10 Tips on Riders4Helmets International Helmet Awareness Day

It’s Riders4Helmets International Helmet Awareness Day! Hundreds of retailers in Australia, Belgium, Canada, Ireland, the Netherlands, New Zealand, Switzerland, the U.S. and UK are offering discounts on helmets today in support of the cause.

You know the EN team is a big proponent of helmet use — every ride, every time — and today we’re bringing you some helmet tips and info from Lyndsey White of Riders4Helmets. Take it away, Lyndsey!

10 things you might not know about wearing a helmet:

1. If you have a hard impact blow while wearing your helmet, immediately replace it with a new helmet. There may be damage to the helmet that is not visible to the naked eye.

2. Helmet manufacturers generally recommend replacing your hat every four to five years. Helmets take a beating over time from sweat, heat, dust and rain, and the styrofoam liner in the helmet, relinquishes its ability to protect the head over time. “Replacing your helmet sooner than four to five years may, in some circumstances, be necessary,” Lyndsey notes.

3. A ponytail or different hairstyle can affect the fit of your helmet. When you try on helmets prior to purchase, wear your hair in the style that you expect to wear it when riding.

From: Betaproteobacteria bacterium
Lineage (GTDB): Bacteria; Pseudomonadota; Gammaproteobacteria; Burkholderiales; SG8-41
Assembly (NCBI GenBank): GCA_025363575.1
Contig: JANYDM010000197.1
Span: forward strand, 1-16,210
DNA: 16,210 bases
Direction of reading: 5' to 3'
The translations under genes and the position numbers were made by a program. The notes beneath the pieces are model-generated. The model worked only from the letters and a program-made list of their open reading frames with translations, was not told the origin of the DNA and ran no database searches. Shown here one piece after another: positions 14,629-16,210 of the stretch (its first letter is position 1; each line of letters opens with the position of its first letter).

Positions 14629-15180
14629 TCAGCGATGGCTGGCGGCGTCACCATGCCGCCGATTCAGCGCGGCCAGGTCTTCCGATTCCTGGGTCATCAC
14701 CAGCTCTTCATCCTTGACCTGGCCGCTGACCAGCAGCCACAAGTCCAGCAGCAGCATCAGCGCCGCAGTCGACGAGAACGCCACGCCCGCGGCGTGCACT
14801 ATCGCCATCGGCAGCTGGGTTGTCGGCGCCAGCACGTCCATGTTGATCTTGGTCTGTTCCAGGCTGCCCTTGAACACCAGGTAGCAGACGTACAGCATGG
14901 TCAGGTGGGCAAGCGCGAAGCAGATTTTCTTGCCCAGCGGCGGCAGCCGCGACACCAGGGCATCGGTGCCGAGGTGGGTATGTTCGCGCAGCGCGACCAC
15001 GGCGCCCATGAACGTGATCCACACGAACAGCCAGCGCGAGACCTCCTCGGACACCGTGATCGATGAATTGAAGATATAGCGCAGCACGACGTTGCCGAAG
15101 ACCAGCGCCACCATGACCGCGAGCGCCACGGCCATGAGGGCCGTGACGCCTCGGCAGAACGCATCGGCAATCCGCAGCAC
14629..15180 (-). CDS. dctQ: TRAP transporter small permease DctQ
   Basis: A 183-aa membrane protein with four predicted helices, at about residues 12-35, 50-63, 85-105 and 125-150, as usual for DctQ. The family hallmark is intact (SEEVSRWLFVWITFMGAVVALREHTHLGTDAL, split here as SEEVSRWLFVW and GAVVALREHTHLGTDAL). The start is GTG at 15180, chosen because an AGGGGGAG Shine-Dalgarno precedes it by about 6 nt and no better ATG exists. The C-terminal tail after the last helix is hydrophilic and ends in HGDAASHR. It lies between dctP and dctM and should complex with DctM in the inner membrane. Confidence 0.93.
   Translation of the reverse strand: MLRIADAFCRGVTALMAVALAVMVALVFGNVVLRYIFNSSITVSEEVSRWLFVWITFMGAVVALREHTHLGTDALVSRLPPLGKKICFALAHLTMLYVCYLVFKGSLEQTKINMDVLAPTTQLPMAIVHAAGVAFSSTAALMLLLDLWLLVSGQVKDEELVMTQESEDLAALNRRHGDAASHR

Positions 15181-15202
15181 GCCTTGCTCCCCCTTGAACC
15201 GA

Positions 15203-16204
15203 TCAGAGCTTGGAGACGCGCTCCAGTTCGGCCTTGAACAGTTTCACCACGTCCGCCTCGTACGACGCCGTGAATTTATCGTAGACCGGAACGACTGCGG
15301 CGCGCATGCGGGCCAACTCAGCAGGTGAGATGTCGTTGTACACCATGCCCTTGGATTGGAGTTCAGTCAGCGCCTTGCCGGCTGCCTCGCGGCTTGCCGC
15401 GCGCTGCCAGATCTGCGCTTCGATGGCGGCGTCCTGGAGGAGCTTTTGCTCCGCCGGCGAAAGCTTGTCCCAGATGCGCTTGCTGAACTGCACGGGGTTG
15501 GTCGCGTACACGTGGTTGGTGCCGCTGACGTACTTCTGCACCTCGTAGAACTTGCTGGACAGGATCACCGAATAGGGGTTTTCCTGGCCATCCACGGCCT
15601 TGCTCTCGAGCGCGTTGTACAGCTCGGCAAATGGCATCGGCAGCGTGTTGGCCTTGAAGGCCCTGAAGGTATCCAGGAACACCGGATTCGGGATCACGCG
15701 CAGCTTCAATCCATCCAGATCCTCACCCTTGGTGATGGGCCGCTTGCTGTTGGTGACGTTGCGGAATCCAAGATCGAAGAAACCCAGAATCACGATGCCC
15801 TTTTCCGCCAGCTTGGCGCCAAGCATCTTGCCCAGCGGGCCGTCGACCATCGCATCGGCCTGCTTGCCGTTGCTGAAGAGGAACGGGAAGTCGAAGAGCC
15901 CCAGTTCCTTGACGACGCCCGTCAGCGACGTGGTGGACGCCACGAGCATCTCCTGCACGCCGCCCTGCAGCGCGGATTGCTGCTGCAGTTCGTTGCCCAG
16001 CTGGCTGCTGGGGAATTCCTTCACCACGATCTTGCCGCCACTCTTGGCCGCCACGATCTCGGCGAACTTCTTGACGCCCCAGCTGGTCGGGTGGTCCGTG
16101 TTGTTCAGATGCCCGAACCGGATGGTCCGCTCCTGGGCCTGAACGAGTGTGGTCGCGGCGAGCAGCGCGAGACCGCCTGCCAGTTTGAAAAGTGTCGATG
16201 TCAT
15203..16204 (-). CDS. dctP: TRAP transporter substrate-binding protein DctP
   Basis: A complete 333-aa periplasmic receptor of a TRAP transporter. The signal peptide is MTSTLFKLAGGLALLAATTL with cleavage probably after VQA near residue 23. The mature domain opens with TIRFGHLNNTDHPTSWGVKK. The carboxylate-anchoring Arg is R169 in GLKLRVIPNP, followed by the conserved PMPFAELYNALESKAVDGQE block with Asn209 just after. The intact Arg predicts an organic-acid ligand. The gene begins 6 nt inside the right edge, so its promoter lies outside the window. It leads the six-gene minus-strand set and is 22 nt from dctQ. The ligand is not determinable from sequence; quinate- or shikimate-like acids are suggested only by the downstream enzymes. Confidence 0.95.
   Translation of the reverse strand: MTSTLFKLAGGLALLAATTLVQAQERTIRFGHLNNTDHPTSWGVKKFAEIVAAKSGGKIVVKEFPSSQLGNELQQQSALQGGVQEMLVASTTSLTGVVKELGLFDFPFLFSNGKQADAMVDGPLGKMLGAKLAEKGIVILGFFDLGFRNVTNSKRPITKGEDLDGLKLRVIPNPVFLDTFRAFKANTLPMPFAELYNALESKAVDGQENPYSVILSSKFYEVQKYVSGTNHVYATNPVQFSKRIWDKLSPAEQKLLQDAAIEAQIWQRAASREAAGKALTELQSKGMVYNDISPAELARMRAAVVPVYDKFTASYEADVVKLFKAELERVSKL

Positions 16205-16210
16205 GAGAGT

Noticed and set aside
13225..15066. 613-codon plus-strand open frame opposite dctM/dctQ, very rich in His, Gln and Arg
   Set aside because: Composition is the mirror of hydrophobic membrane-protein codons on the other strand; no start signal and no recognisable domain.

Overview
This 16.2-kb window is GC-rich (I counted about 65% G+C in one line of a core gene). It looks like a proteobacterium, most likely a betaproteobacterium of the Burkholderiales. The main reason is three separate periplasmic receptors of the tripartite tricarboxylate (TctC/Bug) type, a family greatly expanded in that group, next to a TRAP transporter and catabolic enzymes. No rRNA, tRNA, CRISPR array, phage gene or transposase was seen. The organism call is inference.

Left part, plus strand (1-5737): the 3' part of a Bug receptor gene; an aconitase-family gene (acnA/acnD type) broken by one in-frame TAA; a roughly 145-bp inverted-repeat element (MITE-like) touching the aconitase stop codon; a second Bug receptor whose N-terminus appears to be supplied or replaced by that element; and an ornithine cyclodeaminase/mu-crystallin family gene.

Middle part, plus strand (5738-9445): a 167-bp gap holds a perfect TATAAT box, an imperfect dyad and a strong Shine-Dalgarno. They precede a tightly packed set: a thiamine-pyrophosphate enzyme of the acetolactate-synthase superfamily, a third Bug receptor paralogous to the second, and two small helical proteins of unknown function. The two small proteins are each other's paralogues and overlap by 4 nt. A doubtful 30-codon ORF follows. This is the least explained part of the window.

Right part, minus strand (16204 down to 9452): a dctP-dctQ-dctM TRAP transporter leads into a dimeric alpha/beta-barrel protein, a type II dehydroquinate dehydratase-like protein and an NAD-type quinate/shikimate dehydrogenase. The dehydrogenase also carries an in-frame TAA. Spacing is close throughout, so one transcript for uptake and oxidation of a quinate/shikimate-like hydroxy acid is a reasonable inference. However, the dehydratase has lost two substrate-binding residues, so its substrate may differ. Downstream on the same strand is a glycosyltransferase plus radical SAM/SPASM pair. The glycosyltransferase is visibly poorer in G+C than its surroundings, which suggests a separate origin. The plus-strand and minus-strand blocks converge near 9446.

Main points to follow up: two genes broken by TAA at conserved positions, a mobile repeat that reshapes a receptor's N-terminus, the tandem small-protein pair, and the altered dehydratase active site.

4. Only purchase a helmet online if it is brand new and unused. Check the date of manufacture. Purchasing a used helmet can be very risky and is NOT recommended. The helmet may have sustained previous damage that you are not able to see.

5. Riding is considered more dangerous than downhill skiing and motorcycling.

6. There is no statistical correlation between skill level and injury likelihood. Professional riders are just as “at risk” to sustain injury due to a fall as amateur riders.

7. Approximately 20 percent of all accidents which result in head injuries happen while the person is on the ground.

8. Head injuries are cumulative. An original head injury can be made much worse by ­additional concussions.
9. Even a fall from a standing horse can be catastrophic. Your injury risk depends on the height from which you fall, as well as the speed at which you are traveling.
10. It is best if you invest in your own helmet, regardless of whether or not you own a horse. “It is a personal safety product purchase. Your helmet is designed to fit your head,” reminds Lyndsey, “as a poorly fitting helmet offers very little, to no protection.” In addition to wearing a properly fitted helmet, the harness must fit snugly, in order for the helmet not to rotate should you have a fall.Go Helmets, and Go Eventing. #mindyourmelon

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